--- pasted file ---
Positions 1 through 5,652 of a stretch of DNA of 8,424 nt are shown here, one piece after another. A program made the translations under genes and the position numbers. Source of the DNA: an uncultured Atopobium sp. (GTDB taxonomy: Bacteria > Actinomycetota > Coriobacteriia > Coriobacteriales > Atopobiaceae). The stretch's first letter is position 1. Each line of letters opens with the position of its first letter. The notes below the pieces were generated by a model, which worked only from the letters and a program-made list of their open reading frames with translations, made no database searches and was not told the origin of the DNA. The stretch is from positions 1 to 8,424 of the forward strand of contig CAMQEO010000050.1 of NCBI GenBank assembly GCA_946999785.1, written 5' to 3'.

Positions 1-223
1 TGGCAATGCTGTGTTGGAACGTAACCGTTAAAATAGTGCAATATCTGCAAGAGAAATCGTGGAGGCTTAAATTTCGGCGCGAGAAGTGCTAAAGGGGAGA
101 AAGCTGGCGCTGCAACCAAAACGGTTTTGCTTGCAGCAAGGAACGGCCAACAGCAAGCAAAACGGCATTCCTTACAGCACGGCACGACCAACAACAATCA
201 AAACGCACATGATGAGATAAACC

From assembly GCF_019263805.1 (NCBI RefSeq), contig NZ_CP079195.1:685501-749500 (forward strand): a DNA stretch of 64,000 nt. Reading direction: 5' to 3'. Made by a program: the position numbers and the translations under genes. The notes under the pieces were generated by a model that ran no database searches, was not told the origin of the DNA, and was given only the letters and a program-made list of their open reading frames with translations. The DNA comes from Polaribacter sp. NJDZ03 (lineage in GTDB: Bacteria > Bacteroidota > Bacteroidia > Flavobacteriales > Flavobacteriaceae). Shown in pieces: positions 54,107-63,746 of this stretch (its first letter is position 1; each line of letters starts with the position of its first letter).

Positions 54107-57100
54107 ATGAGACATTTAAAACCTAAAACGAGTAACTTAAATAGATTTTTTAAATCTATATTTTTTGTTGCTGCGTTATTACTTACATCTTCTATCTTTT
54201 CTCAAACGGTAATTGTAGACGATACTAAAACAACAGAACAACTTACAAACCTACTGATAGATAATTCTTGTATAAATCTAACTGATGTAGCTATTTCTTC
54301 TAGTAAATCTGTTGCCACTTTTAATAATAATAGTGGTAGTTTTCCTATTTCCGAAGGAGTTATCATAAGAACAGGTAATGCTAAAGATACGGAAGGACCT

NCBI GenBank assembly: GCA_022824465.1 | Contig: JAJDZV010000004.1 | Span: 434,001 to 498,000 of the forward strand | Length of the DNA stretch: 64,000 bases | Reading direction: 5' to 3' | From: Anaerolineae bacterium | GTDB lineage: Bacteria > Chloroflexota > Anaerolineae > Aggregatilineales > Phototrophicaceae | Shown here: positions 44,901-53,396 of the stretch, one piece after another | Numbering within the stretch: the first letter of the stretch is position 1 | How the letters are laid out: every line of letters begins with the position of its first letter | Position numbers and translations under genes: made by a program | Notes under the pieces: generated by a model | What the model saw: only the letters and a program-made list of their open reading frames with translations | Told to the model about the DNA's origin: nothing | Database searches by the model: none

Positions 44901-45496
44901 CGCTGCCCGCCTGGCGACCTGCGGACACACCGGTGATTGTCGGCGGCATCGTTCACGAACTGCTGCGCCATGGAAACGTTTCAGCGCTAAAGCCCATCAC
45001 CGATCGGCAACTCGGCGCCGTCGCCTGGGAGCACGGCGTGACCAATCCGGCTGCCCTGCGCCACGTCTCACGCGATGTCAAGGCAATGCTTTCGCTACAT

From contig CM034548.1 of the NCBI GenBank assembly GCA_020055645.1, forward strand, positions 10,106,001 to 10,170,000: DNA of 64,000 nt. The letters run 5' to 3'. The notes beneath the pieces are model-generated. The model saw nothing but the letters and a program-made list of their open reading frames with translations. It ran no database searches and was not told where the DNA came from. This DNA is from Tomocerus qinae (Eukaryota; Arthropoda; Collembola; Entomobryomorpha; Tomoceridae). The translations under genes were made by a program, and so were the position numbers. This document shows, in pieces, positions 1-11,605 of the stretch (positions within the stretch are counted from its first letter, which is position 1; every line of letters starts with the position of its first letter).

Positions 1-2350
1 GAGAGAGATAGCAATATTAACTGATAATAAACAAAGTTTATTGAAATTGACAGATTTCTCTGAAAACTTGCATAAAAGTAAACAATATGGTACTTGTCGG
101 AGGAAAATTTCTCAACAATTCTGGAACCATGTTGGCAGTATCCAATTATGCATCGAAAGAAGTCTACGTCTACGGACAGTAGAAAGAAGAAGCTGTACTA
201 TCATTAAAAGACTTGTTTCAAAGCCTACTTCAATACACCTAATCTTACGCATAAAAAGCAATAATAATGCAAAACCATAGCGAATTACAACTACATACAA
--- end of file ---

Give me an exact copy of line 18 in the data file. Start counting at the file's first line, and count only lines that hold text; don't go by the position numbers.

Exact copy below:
101 AGGAAAATTTCTCAACAATTCTGGAACCATGTTGGCAGTATCCAATTATGCATCGAAAGAAGTCTACGTCTACGGACAGTAGAAAGAAGAAGCTGTACTA